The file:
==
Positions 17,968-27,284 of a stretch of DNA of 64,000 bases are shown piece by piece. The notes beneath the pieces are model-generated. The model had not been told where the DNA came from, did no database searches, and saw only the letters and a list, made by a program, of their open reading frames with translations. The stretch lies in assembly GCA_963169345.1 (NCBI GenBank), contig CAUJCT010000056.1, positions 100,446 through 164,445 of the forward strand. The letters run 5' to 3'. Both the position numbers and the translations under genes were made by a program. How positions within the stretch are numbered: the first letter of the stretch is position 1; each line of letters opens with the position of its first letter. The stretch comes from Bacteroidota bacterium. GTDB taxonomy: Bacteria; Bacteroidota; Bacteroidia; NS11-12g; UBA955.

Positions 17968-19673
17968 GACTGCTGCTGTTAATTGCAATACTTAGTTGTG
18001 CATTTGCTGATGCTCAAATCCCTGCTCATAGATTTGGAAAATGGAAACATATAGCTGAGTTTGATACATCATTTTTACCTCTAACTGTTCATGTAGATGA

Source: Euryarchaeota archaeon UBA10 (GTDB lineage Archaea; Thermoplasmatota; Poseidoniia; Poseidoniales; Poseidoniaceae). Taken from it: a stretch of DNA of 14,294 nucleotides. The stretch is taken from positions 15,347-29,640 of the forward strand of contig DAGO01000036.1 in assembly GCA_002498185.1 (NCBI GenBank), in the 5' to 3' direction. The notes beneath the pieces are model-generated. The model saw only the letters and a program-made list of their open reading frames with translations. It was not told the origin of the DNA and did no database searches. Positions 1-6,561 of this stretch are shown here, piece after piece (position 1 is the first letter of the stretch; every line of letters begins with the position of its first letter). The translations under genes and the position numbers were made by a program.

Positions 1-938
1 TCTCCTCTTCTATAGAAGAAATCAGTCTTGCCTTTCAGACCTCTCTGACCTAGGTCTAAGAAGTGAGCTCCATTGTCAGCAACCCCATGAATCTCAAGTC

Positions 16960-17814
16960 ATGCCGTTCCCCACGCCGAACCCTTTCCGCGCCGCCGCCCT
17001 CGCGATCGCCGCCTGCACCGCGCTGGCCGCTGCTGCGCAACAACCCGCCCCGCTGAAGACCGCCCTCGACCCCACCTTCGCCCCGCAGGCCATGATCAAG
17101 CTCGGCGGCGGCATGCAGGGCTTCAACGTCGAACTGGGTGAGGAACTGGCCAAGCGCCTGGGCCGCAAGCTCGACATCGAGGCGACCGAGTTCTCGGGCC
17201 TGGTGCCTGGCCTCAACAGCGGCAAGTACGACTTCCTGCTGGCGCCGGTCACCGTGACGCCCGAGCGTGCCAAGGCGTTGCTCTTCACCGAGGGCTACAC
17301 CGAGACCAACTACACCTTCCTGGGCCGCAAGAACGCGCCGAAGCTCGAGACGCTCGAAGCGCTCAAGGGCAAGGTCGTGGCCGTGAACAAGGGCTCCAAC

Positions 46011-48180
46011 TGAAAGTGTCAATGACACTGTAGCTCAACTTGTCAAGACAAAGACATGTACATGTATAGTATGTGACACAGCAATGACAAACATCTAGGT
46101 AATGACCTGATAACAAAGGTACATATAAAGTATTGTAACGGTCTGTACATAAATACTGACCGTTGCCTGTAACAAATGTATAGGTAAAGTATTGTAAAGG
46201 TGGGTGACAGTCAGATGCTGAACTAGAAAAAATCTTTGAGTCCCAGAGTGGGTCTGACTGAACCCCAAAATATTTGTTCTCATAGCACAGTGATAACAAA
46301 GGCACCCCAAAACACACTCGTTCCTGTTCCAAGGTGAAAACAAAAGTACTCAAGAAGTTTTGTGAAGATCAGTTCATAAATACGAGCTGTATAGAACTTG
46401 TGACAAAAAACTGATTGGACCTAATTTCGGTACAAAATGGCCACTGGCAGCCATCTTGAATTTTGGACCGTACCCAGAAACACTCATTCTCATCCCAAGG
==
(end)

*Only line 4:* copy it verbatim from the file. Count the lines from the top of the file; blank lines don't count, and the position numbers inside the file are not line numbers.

18001 CATTTGCTGATGCTCAAATCCCTGCTCATAGATTTGGAAAATGGAAACATATAGCTGAGTTTGATACATCATTTTTACCTCTAACTGTTCATGTAGATGA